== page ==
You’ve just completed your first novel. You’re convinced it’s the next great American classic, your Catcher in the Rye, the book that is so big and important you’ll never have to write another, content to spend the rest of your days as an eccentric recluse instead. Better yet, you’re certain that as soon as news of its publication hits the wires, some big Hollywood studio is going to snap it up, and Brad Pitt is going to be cast in the lead role.

Sounds amazing, doesn’t it? I have just have question for you: Has anyone other than you actually read this masterpiece?

And by anyone, I don’t mean your mom, your roommate, or the woman who takes care of your cat on weekends. I’m not even talking about a critique partner or writing group. I’m talking about a true beta reader, a qualified, professional editor, someone who is as obsessed with eliminating plot holes and character inconsistencies as he or she is with ensuring you get your plural possessives correct, that you don’t inadvertently mix up there/their, hear/here, or, perish the thought, that you don’t begin a chapter-much less your novel-by talking about the weather.

Sure, you’ve heard of these people-money-grubbing wannabes who couldn’t make it on their own as writers, so now they bilk naive newbies out of their hard-earned cash by promising them fame and fortune in exchange for their “expert opinion.”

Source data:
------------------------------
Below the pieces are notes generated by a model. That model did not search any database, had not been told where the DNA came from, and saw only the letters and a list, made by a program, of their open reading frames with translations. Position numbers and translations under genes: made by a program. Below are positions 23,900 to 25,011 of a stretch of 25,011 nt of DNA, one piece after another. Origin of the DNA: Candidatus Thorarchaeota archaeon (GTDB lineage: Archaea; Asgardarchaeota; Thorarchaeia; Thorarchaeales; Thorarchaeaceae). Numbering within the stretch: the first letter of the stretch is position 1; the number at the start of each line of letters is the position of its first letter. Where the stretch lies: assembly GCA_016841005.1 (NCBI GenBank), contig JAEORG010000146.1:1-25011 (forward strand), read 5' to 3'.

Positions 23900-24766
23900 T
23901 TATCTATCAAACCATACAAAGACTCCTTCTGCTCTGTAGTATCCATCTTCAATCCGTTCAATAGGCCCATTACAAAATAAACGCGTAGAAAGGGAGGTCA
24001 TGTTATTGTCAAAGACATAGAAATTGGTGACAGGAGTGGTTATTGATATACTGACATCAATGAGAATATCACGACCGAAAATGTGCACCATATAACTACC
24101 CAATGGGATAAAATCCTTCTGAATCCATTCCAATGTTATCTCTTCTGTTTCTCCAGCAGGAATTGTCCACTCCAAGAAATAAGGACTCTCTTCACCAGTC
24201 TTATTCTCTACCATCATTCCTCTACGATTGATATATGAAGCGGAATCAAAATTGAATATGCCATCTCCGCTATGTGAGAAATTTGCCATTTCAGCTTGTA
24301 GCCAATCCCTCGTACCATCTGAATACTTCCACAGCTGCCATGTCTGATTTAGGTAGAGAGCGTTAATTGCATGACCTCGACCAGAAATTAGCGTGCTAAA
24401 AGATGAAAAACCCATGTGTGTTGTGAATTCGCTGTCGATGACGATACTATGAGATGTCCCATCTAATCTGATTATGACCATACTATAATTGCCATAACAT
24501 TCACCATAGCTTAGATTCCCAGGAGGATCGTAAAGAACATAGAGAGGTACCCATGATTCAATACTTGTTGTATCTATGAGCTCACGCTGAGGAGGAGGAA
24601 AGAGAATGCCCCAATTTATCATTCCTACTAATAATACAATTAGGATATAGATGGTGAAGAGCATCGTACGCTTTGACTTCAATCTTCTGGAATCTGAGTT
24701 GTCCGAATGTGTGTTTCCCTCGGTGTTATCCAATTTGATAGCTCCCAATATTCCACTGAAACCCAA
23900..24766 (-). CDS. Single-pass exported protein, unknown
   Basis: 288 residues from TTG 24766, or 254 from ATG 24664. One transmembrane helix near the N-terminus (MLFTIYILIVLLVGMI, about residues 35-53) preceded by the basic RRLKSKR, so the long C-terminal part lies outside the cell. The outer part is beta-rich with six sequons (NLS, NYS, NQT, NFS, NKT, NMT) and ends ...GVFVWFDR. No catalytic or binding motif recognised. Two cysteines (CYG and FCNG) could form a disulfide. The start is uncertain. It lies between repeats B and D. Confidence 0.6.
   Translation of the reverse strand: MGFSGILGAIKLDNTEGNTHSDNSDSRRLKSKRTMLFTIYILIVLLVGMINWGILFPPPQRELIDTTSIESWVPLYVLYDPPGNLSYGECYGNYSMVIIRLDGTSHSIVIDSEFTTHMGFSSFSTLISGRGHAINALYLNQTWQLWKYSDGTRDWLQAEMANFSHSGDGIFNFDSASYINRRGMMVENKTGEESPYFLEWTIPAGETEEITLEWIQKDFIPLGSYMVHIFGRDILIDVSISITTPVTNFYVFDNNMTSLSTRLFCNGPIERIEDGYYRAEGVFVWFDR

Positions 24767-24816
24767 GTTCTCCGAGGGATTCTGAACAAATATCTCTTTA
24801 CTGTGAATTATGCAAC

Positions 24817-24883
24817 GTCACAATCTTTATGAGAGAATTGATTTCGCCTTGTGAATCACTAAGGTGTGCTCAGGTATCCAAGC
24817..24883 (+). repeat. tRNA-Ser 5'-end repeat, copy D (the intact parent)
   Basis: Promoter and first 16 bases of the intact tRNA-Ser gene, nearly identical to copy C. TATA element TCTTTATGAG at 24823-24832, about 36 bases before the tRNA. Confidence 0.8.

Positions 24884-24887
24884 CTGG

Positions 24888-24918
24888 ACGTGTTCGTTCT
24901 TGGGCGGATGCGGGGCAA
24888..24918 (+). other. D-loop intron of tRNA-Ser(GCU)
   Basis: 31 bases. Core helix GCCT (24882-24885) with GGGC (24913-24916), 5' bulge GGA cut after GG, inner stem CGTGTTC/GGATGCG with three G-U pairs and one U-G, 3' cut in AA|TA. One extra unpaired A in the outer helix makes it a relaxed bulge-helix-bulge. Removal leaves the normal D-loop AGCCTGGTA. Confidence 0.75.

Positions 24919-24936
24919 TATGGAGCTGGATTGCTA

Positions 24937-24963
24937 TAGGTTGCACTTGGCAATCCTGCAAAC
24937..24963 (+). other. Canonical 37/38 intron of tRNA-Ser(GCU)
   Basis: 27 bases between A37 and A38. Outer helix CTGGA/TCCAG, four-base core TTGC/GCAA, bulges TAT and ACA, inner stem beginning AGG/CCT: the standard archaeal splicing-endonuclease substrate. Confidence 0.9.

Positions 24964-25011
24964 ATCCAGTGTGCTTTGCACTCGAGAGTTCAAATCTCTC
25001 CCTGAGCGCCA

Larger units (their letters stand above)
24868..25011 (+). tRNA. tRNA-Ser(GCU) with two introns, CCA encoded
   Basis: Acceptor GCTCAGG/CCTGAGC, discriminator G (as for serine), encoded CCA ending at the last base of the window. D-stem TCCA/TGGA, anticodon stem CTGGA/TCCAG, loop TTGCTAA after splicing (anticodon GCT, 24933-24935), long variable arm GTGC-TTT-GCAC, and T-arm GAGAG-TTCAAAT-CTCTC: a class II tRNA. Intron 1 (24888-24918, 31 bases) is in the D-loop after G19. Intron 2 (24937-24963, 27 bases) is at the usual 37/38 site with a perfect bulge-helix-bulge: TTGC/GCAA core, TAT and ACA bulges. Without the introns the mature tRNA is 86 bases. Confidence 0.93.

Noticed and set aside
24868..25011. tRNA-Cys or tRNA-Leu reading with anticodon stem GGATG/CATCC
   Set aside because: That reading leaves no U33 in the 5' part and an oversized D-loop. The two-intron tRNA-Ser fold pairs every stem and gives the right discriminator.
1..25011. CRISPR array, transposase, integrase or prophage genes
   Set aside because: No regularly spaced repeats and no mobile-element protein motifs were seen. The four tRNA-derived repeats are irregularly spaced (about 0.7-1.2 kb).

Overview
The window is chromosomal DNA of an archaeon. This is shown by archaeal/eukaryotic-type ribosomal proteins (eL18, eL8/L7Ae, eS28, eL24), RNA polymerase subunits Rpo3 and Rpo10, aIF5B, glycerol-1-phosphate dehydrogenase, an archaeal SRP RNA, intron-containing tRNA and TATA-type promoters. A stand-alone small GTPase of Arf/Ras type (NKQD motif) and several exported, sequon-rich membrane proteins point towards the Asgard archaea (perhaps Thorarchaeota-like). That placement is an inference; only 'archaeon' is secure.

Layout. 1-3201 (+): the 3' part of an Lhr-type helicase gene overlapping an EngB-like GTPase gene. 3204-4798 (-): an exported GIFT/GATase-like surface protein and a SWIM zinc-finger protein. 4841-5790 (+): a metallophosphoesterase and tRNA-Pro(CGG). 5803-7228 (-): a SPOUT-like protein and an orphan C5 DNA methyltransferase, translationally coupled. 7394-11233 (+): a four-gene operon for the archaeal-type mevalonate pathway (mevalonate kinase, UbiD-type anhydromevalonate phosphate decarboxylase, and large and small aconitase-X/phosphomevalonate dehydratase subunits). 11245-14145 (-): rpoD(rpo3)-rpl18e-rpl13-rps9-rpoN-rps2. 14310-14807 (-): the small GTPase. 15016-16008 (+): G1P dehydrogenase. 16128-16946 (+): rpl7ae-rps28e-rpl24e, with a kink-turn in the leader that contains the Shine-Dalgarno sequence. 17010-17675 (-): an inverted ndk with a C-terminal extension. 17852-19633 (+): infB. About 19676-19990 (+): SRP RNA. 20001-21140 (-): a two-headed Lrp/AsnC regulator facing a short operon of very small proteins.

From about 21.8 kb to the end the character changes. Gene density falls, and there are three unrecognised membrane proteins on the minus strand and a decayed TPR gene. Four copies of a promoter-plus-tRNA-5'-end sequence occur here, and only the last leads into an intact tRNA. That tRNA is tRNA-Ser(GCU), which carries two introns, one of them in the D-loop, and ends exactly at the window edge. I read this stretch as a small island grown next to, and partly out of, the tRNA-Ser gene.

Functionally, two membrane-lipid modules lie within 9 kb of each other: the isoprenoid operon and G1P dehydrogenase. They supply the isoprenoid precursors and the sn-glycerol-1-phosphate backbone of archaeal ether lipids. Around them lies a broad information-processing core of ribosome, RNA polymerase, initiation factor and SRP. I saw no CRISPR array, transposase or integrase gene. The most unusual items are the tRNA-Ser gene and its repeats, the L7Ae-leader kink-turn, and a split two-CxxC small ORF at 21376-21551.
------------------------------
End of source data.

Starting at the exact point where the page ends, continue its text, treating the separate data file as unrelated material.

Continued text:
I’ll be the first to admit such “predators” exist, but don’t let a few bad apples put you off. Plenty of high-quality editors (a.k.a. beta readers) are available to help you assess your work and hone your manuscript. I should know; I’m one of them.

How do you tell the good from the bad? Treat your search for a beta reader the same way you would approach hiring any employee. Ask for a resume and references. Interview him or her. How many of the editor’s clients have gone on to be published? Is the editor part of some sort of professional network or association? Does he or she have experience and/or connections in the publishing industry? Even better, ask for a brief sample edit (3-5 pages). Then you can see how he or she actually works.

Even J. D. Salinger needed an editor. And even though you think you can fill his shoes, you’re probably not quite there yet. So do yourself a favor and find a qualified beta reader for your manuscript. Not only will it give you a more accurate assessment of your work, it will save you countless hours of confusion and frustration as you wonder why publisher after publisher refuses to recognize your genius.

And who knows? With help from the right beta reader, perhaps you really might produce the next American classic, or an Amazon or NY Times bestseller.

Kevin Miller
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